25:05 Regarding another idea that you discuss in your book, I do know that during ERP organizational change specifically, many stakeholders face great demand and significant risks and challenges. To realize the greatest effectiveness and efficiencies, these challenges require significant trust, innovation, experimentation, and tolerance for risk. In terms of creating positive change through a Culture of Experimentation, why is that good, can’t that be quite risky?
Your site states something that I found to be intriguing, “None of Us Can Pick the Winners; We Can Only Bet on The Most Promising Business Models”. Please explain why you say that?
It is one thing to talk about experimentation and change but reality is, that often as a workforce in general, change resistance can be a significant influence on success. In general, how do you encounter resistance to change?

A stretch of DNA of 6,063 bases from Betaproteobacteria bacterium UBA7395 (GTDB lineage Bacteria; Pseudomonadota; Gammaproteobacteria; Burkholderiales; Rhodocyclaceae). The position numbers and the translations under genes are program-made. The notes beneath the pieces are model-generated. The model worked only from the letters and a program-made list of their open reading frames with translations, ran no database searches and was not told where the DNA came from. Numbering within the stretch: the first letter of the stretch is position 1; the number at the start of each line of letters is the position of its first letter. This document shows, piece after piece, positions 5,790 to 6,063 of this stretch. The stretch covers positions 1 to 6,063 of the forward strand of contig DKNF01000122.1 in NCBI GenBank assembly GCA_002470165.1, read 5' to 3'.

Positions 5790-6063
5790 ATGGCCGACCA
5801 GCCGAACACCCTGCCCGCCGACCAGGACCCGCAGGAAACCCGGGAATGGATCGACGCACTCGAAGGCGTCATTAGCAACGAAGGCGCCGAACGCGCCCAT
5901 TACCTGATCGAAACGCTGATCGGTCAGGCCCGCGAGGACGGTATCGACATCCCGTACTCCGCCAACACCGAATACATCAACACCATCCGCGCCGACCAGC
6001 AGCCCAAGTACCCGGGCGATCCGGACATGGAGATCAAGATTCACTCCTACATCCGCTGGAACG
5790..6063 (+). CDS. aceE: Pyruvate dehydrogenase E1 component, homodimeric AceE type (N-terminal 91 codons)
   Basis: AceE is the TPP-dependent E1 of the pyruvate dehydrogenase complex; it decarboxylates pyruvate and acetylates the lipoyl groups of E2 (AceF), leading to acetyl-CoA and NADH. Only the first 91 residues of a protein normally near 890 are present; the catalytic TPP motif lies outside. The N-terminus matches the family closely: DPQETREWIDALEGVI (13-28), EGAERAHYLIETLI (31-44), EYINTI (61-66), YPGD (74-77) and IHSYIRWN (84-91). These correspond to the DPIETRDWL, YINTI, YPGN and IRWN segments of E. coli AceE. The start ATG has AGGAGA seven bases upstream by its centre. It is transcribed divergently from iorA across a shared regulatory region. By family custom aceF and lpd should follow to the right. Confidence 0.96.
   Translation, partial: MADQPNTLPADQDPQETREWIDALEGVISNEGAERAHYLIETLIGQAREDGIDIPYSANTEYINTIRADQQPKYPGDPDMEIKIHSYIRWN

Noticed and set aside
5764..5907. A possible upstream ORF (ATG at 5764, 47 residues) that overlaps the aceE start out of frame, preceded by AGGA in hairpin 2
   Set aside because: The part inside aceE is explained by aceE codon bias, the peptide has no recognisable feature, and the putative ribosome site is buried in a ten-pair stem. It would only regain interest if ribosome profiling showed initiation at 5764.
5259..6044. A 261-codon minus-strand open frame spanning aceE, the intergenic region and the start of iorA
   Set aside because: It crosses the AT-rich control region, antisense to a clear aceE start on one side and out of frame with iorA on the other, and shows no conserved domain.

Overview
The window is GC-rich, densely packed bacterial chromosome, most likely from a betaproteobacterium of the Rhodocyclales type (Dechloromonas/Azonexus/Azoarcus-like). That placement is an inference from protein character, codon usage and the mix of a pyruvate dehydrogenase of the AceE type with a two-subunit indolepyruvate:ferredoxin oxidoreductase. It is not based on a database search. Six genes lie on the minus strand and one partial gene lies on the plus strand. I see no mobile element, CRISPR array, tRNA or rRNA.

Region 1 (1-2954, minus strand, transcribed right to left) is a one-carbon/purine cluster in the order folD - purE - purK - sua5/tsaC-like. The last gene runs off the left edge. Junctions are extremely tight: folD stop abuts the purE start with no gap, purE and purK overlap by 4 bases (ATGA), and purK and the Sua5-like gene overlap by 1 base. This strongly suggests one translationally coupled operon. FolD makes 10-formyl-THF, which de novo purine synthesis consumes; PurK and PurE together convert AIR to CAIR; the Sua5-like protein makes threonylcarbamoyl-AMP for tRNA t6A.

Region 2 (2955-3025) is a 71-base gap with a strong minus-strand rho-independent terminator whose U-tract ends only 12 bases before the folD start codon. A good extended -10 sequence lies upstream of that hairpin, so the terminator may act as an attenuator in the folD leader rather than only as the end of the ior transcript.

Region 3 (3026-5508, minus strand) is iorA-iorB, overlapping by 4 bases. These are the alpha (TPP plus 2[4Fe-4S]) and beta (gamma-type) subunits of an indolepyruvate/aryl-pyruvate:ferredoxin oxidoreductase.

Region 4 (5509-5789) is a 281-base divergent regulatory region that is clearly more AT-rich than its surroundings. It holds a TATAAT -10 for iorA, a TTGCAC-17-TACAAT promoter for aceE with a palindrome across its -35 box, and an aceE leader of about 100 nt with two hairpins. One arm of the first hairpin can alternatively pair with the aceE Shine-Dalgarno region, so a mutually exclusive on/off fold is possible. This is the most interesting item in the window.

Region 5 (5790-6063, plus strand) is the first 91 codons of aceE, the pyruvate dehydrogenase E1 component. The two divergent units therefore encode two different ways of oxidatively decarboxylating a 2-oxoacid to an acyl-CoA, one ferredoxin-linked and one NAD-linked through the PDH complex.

28:53 How would you define organizational culture and what role does that play in successful organizational innovation and transformation?
31:57 Why Do Most Innovation Initiatives Fail?
34:47 Nour, As fellow practitioners, we absolutely benefit from learning from our colleagues and friends, both “boots on the ground” as well as researchers. How would you summarize this conversation? That is, if you had to distill your work into 3 or 4 sentences, what would you say to ERP organizational change practitioners and organizational stakeholders?
Marshal Goldsmith – Book: What Got You Here Won’t Get You There: How Successful People Become Even More Successful